And he straightly charged them, and commanded them to tell no man that thing;
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EXPOSITORY (ENGLISH BIBLE)Matthew 1:1.
(See on Mt 16:13-28; and Mr 8:34).See Poole on "Luke 9:18"
to tell no man that thing; that he was the Messiah, and the eternal Son of God, and the true God, as well as the son of man, and really man: the reasons for this: See Gill on Matthew 16:20.And he straitly charged them, and commanded them to tell no man that thing;
EXEGETICAL (ORIGINAL LANGUAGES)Luke 9:21-22. See on Matthew 16:20 f.; Mark 9:30 f. Neither the discourse of Jesus about the rock (Matthew 16:17-19), nor His reproof of Peter as Satan (Matthew 16:22 f.; Mark 8:32 f.), is found in the Pauline Luke, who did not find the former in Mark (see on Mark 8:29). If he had omitted the saying concerning the rock because of a tendency (Baur and others), he could not in the same interest have passed over the rebuke of Peter as Satan.
Luke 9:22. ὅτι] argumentative. Tell no one, etc., since it is the appointment of God (Luke 24:26) that the Messiah, after many sufferings, etc., should attain to His Messianic attestation by the resurrection (Romans 1:4). Thus, for the present, the Lord quenches the ardour of that confession, that it may not interfere with that onward movement of the divine appointment which is still first of all necessary.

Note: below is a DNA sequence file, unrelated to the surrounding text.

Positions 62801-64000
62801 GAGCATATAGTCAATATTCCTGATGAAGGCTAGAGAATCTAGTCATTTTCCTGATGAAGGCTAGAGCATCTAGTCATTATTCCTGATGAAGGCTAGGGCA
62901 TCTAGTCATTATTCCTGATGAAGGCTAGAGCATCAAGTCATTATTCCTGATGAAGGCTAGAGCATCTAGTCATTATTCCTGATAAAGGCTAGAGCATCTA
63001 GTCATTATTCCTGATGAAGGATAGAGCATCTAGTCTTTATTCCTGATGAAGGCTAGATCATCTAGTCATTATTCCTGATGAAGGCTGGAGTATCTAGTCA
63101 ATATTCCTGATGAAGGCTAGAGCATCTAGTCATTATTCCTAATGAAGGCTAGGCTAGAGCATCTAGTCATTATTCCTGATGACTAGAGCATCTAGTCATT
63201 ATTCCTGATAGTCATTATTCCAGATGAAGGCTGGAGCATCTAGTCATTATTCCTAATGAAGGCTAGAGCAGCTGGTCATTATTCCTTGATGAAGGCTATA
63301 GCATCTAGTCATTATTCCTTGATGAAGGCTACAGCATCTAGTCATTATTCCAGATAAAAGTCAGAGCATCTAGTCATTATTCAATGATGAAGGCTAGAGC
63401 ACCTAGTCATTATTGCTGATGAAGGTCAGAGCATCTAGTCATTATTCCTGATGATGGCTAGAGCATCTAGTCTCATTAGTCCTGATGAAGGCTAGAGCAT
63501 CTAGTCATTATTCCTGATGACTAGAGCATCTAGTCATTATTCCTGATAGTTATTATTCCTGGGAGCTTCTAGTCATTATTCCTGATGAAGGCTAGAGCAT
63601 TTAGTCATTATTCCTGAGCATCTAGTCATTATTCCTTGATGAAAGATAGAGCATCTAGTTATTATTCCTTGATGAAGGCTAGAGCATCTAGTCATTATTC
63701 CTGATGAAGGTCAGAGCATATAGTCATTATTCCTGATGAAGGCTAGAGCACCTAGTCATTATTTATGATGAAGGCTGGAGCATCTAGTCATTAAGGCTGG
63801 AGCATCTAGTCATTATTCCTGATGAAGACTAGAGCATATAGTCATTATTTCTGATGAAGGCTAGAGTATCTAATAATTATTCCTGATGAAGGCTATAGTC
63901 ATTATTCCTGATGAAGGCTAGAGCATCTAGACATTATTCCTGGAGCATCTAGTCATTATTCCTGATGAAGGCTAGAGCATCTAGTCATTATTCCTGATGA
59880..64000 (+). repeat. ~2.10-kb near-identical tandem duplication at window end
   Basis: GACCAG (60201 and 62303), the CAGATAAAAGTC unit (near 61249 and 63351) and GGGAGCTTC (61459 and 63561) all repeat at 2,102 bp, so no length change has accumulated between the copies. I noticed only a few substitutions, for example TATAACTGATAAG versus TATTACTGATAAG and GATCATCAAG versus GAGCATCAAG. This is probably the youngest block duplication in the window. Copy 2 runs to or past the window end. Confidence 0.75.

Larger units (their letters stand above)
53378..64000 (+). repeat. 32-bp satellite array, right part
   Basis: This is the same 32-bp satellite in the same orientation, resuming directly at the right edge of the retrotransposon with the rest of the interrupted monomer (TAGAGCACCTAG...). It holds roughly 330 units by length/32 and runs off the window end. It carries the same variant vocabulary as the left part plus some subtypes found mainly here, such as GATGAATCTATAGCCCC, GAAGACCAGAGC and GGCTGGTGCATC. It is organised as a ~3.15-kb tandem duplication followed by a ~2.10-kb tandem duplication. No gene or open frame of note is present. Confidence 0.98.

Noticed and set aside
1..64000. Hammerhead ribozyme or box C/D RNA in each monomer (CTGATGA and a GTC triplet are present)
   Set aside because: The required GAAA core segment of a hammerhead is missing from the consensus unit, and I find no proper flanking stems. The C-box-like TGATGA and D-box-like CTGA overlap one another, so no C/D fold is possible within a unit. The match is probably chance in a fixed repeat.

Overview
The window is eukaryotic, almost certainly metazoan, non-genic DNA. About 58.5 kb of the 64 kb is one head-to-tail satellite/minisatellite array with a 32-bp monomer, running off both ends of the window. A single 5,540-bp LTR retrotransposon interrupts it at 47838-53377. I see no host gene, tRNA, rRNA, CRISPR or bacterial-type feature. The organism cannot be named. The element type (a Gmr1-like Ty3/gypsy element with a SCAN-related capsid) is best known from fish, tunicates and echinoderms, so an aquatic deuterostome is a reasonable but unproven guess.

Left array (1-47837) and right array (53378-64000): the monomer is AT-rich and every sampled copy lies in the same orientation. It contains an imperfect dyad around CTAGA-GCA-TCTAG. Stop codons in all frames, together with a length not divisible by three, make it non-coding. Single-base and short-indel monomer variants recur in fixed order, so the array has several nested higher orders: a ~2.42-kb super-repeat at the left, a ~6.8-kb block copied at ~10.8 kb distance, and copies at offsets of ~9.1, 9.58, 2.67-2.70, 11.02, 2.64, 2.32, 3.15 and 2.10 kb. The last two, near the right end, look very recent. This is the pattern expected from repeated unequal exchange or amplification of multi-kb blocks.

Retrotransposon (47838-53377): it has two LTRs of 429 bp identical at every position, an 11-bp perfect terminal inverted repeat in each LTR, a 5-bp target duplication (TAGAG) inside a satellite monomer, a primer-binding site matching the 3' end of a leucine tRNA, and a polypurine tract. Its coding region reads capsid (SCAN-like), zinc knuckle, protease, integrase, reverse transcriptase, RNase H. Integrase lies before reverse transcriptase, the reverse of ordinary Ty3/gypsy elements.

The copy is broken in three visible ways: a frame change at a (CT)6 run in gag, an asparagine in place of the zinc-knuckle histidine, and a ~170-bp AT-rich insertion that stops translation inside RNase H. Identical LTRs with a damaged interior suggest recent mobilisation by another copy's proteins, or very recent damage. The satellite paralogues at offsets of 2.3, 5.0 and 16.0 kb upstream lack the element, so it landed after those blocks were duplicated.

ἀπό] on the part of. See Buttmann, Neut. Gr. p. 280 [E. T. 326].Luke 9:21-27. The cross and cross-bearing.21. commanded them to tell no man] For these perhaps among other reasons:-1. Because His work was not yet finished. 2. Because as yet their faith was very weak and their knowledge very partial. 3. Because they had not yet received the Holy Spirit to give power to their testimony. 4. Because the public proclamation of the truth would have precipitated the workings of God’s foreordained plan (prothesis, Ephesians 1:9; Ephesians 3:11).Verse 21. - And he straitly charged them, and commanded them to tell no man that thing. It would have been no hard task for the disciples to have gone about with an expression of their earnest conviction that the great Prophet was indeed the long looked-for King Messiah, and thus to have raised the excitable crowds to any wild pitch of enthusiasm. It was only a very short time back that, moved by the miracle of the loaves, the multitudes wished to crown him King by force. That was not the kind of homage Jesus sought; besides which, any such enthusiasm thus evoked would quickly have died away, and a hostile reaction would have set in when the high hopes excited by the idea of King Messiah were contradicted by the life of suffering and self-denial which Jesus sternly set himself to live through to its bitter end. This life he sketched out for them in the severe language of the next verse.
The word implies an emphatic, solemn charge; its meaning being, strictly, to lay a penalty upon one, and thence, to charge under penalty.
No man (μηδενὶ)
The conditional negative: no man, whoever he might be.
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